SAVANNAH, Ga. (WTOC) - If you love nature and want to find something new to do while social distancing, you might want to try birding. A lot of people are picking up bird watching right now. In fact, new downloads of the National Audubon Society’s app are double what they were this time last year.
Nature has interested John Williamson his whole life. Recently, that's inspired him to take up a new hobby.
“When I was really young, bluebirds were endangered, and my dad on his farm put up a bunch of bluebird houses, and I got really interested in that with him, and then that interest kind of faded. And then, a little bit later in life, I got exposed to hummingbirds. And then that kicked it off again, and then that interest faded," Williamson, who has been birding for a little over 2 and a half years, said. "And then about three years ago a friend of mine got me a bird feeder. And then the next thing you know, I’m traveling all over the place with Ogeechee Audubon trying to learn about it. I’m not sure what kicked it off, but something kicked it off with a vengeance.”
His first time out birding with Ogeechee Audubon was a little intimidating.
“They were saying all kinds of things that I had no idea what they were talking about," Williamson said. "Talking about superciliam, and I couldn’t even get my binoculars focused before it was gone.”
Still, he decided to stick with it.
“It challenges my brain because there’s so much to learn. You’ll never learn it all. I grew up on a farm, so being outdoors and being outside is really important. It’s also very spiritual for m," Williamson said. "That kind of connection to nature and to creation.”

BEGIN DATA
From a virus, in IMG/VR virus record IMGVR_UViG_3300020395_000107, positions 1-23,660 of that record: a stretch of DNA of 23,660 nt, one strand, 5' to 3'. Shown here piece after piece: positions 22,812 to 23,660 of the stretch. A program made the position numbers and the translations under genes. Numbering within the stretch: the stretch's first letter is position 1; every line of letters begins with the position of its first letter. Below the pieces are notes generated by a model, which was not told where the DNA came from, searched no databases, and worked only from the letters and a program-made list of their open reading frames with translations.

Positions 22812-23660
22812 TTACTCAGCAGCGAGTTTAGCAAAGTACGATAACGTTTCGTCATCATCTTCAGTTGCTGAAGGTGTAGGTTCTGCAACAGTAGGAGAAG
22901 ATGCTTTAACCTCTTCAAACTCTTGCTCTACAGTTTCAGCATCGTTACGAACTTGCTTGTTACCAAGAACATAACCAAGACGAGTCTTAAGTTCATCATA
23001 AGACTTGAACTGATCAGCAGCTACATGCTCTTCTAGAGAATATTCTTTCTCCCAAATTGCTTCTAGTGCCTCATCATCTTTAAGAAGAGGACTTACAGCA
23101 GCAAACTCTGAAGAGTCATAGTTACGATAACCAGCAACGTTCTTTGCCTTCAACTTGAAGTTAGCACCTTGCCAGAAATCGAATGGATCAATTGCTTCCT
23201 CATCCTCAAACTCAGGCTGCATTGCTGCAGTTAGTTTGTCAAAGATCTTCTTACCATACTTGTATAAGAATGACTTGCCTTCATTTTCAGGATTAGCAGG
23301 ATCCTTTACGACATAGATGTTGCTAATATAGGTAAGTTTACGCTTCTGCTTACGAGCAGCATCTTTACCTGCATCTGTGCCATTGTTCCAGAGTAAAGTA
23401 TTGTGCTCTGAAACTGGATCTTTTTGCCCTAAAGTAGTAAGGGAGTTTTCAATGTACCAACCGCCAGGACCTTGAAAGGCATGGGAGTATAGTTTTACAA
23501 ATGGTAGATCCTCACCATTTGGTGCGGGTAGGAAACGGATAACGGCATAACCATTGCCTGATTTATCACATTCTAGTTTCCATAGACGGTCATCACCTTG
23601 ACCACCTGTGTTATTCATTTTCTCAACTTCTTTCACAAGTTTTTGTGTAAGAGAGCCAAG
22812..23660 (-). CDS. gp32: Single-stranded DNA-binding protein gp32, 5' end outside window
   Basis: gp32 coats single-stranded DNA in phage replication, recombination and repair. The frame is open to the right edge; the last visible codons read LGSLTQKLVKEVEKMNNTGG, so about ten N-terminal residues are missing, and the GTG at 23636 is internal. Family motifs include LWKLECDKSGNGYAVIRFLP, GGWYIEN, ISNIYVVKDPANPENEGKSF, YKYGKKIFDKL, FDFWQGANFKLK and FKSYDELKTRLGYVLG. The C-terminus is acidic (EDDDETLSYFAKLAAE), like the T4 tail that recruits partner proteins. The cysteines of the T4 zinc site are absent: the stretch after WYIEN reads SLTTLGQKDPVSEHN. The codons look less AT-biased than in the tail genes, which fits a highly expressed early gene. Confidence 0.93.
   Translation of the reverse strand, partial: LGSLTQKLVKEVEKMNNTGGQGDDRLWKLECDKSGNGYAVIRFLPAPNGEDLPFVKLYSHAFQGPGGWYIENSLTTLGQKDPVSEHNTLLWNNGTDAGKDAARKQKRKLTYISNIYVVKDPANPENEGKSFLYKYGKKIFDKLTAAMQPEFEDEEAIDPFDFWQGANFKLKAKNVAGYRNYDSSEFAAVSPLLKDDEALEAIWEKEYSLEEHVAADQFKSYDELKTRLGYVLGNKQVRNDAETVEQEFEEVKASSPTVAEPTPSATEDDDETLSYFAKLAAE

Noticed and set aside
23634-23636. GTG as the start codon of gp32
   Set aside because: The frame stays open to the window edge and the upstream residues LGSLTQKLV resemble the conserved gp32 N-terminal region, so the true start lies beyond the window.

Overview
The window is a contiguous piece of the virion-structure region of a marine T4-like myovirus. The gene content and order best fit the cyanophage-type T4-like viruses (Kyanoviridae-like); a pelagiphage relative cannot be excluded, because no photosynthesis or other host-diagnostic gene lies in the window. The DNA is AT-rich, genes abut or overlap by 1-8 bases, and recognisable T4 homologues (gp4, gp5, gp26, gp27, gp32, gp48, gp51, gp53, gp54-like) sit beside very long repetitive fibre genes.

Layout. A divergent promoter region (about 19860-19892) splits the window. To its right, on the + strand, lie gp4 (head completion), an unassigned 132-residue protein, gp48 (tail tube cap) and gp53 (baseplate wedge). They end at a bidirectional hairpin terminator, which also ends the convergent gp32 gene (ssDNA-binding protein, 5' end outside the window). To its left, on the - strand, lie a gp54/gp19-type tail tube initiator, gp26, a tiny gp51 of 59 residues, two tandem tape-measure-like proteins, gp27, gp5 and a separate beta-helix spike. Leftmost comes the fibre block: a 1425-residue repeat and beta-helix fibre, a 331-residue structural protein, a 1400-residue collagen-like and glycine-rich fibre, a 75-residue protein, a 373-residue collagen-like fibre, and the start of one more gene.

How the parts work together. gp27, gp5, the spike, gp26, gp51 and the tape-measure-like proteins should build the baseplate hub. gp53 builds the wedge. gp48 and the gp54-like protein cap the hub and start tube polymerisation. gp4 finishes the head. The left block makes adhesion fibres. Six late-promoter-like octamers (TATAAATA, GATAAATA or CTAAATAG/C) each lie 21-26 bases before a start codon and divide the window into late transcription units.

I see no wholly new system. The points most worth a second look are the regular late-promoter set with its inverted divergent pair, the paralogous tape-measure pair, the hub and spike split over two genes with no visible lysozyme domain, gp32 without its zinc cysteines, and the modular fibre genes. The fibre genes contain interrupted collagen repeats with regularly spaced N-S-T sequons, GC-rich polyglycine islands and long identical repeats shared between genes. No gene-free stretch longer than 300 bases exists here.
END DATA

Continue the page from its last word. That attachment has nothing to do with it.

Williamson says another birder with Ogeechee Audubon, Diane Churchill, became a mentor from his first outing with the group. The Savannahian has been birding for more than 3 decades.
“It’s sort of like going on a scavenger hunt where you never know what you’re going to find," Churchill said. "They’re colorful. They sing. They’re never completely predictable.”
If you're interested in taking up the hobby, Williamson shared some of his early mistakes that made him a better birder.
“I would put the binoculars up and I would try to find the bird and I probably looked like a crazy person just looking everywhere and not finding anything." Williamson said. "So just learning that you put your eyes on the bird and then you lift your binoculars up to the bird as you’re looking at it. If you go out in the middle of the day you’re not going to see nearly as much as if you go out early in the morning. And then just not to get frustrated.”
Churchill says the Coastal Empire is full of different places to go birding. Here are just a few of her favorite spots.
“Fort Pulaski when it’s open. Tybee, the beach, for shore birds. Lake Mayer. And your own backyard can be wonderful!" Churhchill said. "The more habitats you visit, the more different kinds of birds you’ll see.”
If you want to start birding, you’ll need a pair of binoculars and some sort of field guide. Both John and Diane suggest using free app called Merlin that asks you questions about what you saw to help you identify the bird. You can also browse the app just like you would with a traditional field guide.